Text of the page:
SaaS Data Lakes: Simplifying Cloud Data Lakes for Rapid Analytics
In this webinar, learn about recent advances in cloud data lakes that simplify and accelerate the enterprise journey. Explore the transcript below or watch the complete event here.
- Data Lake Trends, Matt Aslett, 451 Research
- Introduction to Cazena’s SaaS Data Lake, Prat Moghe, Cazena
- SaaS Data Lake Case Study with CWT, Gordon Coale
- Data Lake Q&A with all panelists
Presentation Transcript: CWT’s SaaS Data Lake Case Study
CWT (formerly Carlson Wagonlit Travel)
“Thank you very much, Prat. Really appreciate that introduction.
Just a little bit about me and CWT. We’re probably one of the biggest companies you’ve never heard of — unless you use one of our travel services. We are essentially a corporate travel agency. We service currently today around a third of the FTSE 500 and a third of the S&P 500, so we’ve got quite a big footprint.
But the effort is to stay in the background and just make your employees get from A to B. I love some of our statistics and some of these are actually calculated using our Data Lake. Every day, we handle enough hotel bookings to fill all the hotel rooms in Paris every night. At any point in time, there are probably 100,000 people having their travel managed by us, so that’s people that are either on a flight or in a hotel room or taking part in another travel activity.
As corporates go, we’re a medium-sized corporate, about 18,000 employees. Lots of those are in our call centers, which means our tech teams have to be quite more skilled and quite focused on delivering the right business outcomes.
One of the reasons I joined CWT is that I’ve had some background both in banking and previously in the travel industry.
Prior to joining CWT, for example, I was working for a major investment bank running a petabyte scale, on-premises Data Lake. One of the reasons CWT hired me was to try and make sense of their data efforts in general, and their Data Lake in particular. This isn’t my first rodeo.
I guess the difference this time is I had a partner in Cazena that made some of this — a lot of it actually! — much, much easier.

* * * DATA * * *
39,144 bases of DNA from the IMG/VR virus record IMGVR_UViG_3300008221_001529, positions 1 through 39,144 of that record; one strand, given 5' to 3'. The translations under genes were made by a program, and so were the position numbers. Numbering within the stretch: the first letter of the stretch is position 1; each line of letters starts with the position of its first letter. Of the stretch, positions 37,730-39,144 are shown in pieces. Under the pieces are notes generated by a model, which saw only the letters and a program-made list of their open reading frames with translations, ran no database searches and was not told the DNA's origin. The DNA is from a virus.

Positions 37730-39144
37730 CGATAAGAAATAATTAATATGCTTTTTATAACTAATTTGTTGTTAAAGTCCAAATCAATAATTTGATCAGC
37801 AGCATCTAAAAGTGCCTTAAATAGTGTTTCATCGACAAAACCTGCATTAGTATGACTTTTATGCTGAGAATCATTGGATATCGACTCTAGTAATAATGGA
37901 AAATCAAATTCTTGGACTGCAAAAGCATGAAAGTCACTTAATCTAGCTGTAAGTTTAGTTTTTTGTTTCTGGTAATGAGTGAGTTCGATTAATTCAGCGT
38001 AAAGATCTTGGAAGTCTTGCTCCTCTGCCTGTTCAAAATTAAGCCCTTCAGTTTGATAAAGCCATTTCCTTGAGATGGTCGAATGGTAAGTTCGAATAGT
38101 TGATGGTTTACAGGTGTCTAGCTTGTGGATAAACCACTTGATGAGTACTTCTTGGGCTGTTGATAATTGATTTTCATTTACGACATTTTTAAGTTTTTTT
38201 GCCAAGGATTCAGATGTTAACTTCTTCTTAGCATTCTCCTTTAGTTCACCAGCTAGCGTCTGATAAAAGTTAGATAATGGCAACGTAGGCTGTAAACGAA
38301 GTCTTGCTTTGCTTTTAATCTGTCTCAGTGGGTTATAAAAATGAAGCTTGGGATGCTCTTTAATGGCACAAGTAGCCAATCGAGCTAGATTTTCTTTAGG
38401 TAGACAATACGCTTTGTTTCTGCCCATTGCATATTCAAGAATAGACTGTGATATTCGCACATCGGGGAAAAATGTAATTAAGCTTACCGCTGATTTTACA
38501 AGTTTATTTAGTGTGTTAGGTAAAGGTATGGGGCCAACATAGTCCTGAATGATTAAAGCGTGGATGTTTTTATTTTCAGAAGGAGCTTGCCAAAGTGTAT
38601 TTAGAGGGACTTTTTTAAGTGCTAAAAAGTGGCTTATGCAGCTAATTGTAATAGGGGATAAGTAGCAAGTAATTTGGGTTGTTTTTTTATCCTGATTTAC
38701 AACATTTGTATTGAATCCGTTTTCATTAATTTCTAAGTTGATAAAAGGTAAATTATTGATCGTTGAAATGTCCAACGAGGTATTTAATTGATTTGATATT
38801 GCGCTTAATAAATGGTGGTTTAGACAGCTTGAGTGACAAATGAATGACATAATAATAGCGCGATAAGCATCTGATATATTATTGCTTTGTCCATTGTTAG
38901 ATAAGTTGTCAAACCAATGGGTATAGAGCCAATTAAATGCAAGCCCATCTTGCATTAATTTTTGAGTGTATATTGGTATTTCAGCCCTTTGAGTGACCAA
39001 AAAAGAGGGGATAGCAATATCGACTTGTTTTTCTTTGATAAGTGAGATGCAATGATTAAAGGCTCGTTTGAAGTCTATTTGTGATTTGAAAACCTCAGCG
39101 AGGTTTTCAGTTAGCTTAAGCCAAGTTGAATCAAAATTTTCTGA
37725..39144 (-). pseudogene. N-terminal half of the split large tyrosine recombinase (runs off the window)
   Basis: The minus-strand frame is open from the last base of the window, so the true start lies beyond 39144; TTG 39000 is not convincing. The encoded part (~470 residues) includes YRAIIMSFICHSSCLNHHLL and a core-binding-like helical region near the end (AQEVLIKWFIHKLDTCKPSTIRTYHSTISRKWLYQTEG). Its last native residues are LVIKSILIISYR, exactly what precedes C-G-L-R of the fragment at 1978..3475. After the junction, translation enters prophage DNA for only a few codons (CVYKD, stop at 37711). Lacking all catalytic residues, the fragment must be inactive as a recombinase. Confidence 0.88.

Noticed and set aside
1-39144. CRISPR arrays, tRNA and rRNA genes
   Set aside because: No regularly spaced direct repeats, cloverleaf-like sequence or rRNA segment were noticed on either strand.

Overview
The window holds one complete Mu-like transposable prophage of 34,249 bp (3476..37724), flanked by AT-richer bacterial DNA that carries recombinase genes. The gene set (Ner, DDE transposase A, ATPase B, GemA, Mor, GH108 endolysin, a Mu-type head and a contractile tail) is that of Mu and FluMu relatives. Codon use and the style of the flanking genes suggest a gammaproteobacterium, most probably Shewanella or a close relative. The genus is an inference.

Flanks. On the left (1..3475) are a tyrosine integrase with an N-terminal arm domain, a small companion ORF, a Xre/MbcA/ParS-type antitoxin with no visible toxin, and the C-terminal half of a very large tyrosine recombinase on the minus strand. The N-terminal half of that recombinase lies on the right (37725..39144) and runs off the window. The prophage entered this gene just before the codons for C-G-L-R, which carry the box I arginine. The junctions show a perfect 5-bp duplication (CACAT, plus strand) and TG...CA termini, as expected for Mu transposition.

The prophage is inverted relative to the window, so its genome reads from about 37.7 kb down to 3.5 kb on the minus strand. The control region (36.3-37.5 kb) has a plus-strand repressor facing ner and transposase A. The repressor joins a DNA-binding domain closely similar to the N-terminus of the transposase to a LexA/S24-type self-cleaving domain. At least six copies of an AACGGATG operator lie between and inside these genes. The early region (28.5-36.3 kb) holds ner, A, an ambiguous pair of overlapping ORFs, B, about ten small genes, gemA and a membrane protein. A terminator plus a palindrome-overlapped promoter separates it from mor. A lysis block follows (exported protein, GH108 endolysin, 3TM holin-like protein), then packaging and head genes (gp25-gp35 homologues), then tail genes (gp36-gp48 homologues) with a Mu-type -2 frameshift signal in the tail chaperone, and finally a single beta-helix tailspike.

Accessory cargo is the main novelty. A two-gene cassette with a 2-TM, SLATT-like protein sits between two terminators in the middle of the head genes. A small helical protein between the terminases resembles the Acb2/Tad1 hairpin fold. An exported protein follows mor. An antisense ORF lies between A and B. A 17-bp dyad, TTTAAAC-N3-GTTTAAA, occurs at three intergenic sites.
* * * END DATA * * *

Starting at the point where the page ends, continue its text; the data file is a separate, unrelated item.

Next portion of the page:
So, why did CWT choose a SaaS Data Lake? One of the reasons we did (and it was prior to my time here) is:
We tried it twice before, and it stalled, effectively. We got stuck. We tried it once with an on-premises solution, essentially a small team-sized Data Lake hiding in one of our equipment cupboards. Some of the more digital-savvy teams, about three or four years ago now, also tried AWS EMR. The main reason they got stuck was lack of skills.
These were talented DevOps teams for the most part, but they were not big data experts. They certainly were not Data Lake experts. So, what they quickly found was they got bogged down in the management of the lake itself and the time to go over these brittle components that Matt talked about earlier.
They found actually managing the lake was a barrier to doing their day job. These were general developers and software product people. Add on to that as well, we had some really strong business use cases coming up for both data science and the Data Lake. All of a sudden, we went from having the first iterations of our lakes being useful tools in our kit bag, to really needing to be able deploy production applications on our Data Lake.
We no longer had the time or luxury to learn the lake ourselves, to ramp up our skillsets, to hire all of those resources that Prat talked about that you need to run and build a Data Lake.
That’s a really missed part of this whole story, in my opinion. The average hiring time is often, in my experience, a three month mark from initial sourcing of the employee with job adverts, to actually onboarding an employee. That’s an automatically built-in time delay for anything you want to do in a material way to make your Data Lake work.
What we wanted to do was — we had some small sample datasets, and we didn’t have the lake to use them on. If we could concentrate our recruitment to focus on engineers and data scientists, then we could worry about the data itself and not about the infrastructure.
The other reason we chose partnering with Cazena is compliance. Now, whilst travel isn’t as heavily regulated as a bank, we still have regulators to answer to. We still have our customers to answer to, and we still have our internal CISO functions to answer to.
Bearing in mind we started this journey with Cazena roundabout three years ago now, it was a very different compliance environment and security environment. We had to reassure our CISO teams about being a relative first mover in reasonably large scale cloud infrastructure — that we had done the due diligence or were working with a partner that had done the due diligence for us. After a fairly diligent search, that’s what we came to the conclusion was that working with Cazena was going to deliver that reassurance.
We are in a different place now, and some of you will possibly have less of that challenge.
There are a lot of organizations out there that do have a risk-averse environment. Partnering with someone like Cazena will help smooth that journey just by the certifications they can show you, the mature conversations they can have with the CISO teams. It helps to smooth the worries out of the way.
So, what did we achieve with Cazena? We’re fairly mature now, so most of this infrastructure you can see on this slide has been in place for at least 18 months, if not longer.
What we’ve been able to do with Cazena is massively extend the amount of use cases we surface.